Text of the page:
Date of Award
University Scholars Director
Dr. Jeff Keuss
First Advisor/Committee Member
Dr. Bradley Murg
Second Advisor/Committee Member
Dr. Caleb Henry
International Relations Theory, International Political Economy, Philosophy of Science, Social Science, Political Philosophy, Liberalism
This paper summarizes the liberal theory of international politics offered by international relations theorist Andrew Moravcsik, and its development in relation to the insights of key liberal thinkers from the republican and commercial traditions. A discussion of the current status of a liberal paradigm of international politics is followed by a summary of the basic structure of Moravcsik’s theory. Moravcsik’s insights and their origins are then explored through the political philosophy of Immanuel Kant. Kant’s impact on the development of the tradition of republican liberalism into a liberal theory of international relations is evaluated and its language is compared to that of Moravcsik. Similarly, the insights of commercial liberalism are considered through the lens of Adam Smith’s economic philosophy and the subsequent contributions of Joseph Schumpeter. Common conclusions of republican and commercial liberalism are compared before turning back to Moravcsik’s core argument for a structural and systemic liberalism. Ideational, commercial, and republican liberalism are then analyzed as the substance of Moravcsik’s theory before considering the broader implications of a paradigmatic reframing of liberalism. This paper then concludes by explaining the relevance of Moravcsik’s project to contemporary theories of international politics, its applicability, and its faithfulness to liberalism as a political philosophy. Not only does liberalism leave a coherent legacy on international affairs, its testable insights are faithfully codified in Moravcsik’s positivist model of international politics.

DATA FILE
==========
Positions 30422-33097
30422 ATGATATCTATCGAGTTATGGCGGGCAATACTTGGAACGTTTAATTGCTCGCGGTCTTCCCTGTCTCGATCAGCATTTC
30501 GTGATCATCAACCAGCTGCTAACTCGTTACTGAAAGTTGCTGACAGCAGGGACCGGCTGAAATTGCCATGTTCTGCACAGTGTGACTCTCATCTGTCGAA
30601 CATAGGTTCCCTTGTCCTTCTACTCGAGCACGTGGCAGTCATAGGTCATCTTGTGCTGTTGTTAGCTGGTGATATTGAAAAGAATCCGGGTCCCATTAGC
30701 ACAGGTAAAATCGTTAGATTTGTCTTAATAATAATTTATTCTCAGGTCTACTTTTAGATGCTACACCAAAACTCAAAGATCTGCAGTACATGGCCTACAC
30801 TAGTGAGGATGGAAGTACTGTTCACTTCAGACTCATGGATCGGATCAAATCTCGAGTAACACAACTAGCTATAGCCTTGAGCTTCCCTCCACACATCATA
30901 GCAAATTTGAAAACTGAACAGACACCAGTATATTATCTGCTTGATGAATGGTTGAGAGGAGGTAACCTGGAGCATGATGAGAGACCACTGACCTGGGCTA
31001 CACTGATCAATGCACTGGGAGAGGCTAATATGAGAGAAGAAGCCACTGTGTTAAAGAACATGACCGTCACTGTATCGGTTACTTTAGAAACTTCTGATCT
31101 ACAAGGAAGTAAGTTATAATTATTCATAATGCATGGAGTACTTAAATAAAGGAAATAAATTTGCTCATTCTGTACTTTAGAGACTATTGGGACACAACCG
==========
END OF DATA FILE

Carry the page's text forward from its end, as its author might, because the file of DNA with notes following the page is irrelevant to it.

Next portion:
Zellmer, Zachary R., "The New Liberalism of International Relations in Context: An Analysis of Andrew Moravcsik's 'Taking Preferences Seriously: A Liberal Theory of International Politics'" (2016). Honors Projects. 58.